Businesses didn’t used to have a surplus of options to rely on when it came to staying in touch with coworkers or customers. Today, however, businesses and the people who run them are bombarded with communications options from texting and instant messaging apps to voice and video conferencing. While some people may malign the transition from true face-to-face interaction to FaceTime, the fact is that companies are saving huge amounts in telecommunications investments by augmenting their unified communications plan with Over-The-Top (OTT) communications applications. With the growth of OTT apps reaching maturation, integrating them as part of a comprehensive telecommunications strategy is integral to keeping business engines running smoothly.
You Down With OTT?Chances are that, yes, you probably are. Software Advice, the online software research and recommendation engine, recently published a report on OTT use in the workplace and found that a whopping 82% of workforces are already using some form of OTT app for business. Many OTT options include simple text or IM platforms but can get rather complex with real time video and screen sharing capabilities.
OTT apps are referred to as such because they circumnavigate traditional cost barriers that traditional telecom providers have for including specific, relatively sophisticated communications platforms by effectively hurdling them. Yeah, you get it, right over the top. Therefore, whenever you were to use Gchat or Skype to ping back and forth with a coworker, you are employing an OTT app that is saving money for your company. Kudos!
Making OTT Work for Your Business
I can hear some operations people reading this in their heads thinking, “82% usage? Well we need to get a policy in place for this!” Cool your jets, there are a few things to consider before jumping into a decision right away. Obviously it is always important to look at the costs of any service, but how familiar your users are with the technology and which platform works best for them should also be considerations.
- Open Source vs Free(mium): Open Source apps are great for companies that have the technological knowhow to put together a custom built suite of features for their company by using a platform already available online. The price is right for companies with a staff savvy enough to build a complex system with what is basically a pile of disassembled IKEA furniture minus the step-by-step instructions. Freemium is what most respondents recorded using and will likely be the most quickly adopted services is for nothing other than its familiarity alone. While a quickly adopted app that requires no technical expertise to deploy is appealing, the drawback of these aps is functionality and features. Many of the more compelling features of an app will be available at a subscription rate while the basic IM functions are offered for free.
- Platform Preference: The types of OTT apps can be broken into two basic groups, text and streaming. Texting or IM are advantageous because employees rank familiarity as one of the most important features in an OTT app at work and because the quality of service for simple text apps is routinely very high. OTT apps that offer voice and video streaming are more challenging in that these are often additional features of apps that are pay-per-use or that they are free but with unreliable quality.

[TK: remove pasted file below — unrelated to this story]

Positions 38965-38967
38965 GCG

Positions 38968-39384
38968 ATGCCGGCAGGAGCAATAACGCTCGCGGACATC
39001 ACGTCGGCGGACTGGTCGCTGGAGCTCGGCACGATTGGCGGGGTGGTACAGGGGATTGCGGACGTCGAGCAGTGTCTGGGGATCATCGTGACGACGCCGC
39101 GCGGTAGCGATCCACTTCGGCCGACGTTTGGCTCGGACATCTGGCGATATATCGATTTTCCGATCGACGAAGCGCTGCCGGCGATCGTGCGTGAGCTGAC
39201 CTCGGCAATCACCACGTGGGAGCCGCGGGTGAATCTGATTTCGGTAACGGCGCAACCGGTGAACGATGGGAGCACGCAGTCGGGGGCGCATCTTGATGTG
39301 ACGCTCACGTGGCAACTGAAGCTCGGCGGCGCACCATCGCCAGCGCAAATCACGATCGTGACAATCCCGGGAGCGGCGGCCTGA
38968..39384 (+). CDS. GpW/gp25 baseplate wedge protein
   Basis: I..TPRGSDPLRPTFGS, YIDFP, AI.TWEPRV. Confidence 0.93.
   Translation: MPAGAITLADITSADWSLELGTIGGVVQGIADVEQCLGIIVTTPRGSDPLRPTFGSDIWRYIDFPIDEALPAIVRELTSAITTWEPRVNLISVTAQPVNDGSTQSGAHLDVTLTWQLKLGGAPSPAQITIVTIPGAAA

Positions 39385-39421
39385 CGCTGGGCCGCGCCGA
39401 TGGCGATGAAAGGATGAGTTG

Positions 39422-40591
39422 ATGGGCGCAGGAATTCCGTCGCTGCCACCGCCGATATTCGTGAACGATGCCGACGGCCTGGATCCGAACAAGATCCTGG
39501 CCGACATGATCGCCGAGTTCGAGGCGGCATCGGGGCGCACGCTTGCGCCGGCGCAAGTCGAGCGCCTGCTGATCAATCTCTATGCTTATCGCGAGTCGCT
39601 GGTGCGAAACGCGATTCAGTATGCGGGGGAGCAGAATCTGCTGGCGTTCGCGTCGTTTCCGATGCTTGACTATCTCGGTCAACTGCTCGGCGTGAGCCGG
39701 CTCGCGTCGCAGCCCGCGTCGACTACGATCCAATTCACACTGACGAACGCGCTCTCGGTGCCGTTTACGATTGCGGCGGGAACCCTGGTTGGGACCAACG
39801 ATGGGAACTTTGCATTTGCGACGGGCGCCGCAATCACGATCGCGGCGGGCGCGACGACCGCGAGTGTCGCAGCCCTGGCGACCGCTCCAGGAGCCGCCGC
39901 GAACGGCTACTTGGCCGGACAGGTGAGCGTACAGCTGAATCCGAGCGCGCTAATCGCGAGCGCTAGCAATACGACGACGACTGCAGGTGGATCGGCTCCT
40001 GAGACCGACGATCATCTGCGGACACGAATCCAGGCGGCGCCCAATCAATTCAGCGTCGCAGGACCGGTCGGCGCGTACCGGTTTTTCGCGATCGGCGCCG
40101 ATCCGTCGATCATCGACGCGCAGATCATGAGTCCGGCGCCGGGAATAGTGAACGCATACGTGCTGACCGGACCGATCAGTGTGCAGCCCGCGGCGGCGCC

Making Dollars and Sense
There is, of course, no one OTT solution that will be right for every company, but every company can find a way to benefit from augmenting their existing telecom platform with the right OTT. Daniel Harris, Software Advice’s Market Research Associate, is quick to note that both text and streaming application platforms have a role for the right company, though.
“Businesses should consider choosing freemium solutions for their text and instant messaging needs before they consider freemium solutions for audio and video interactions, in which audio and video quality is a consideration of paramount importance.” Said Harris.In other instances, phone and videoconference quality cannot be sacrificed. For those companies, it would be best to include those features as part of their telecom budget, rather than relying on cost-saving OTT apps. Often times, these are larger companies that can afford to dedicate a software platform other than an OTT to meeting with clients and dispersed team members.
“Business models in which phone calls and videoconferences are mission-critical may not be well-suited to freemium technologies,” Harris adds, “As savings in the communications budget could be offset by decreases in revenue, should the apps perform poorly.”
Just as the introduction of VoIP has retaught the conventional wisdom on how phone service should be delivered and billed, OTT solutions are well on their way to making their own mark on business as well. Furthermore, as long as adoption of these emerging technologies continues to be highest among younger employees, it is safe to say that finding OTT options that work for your business might be as useful for productivity as it is for talent recruitment and retention as well.
For more applications of past Software Advice reports towards the telecom business, check out these links-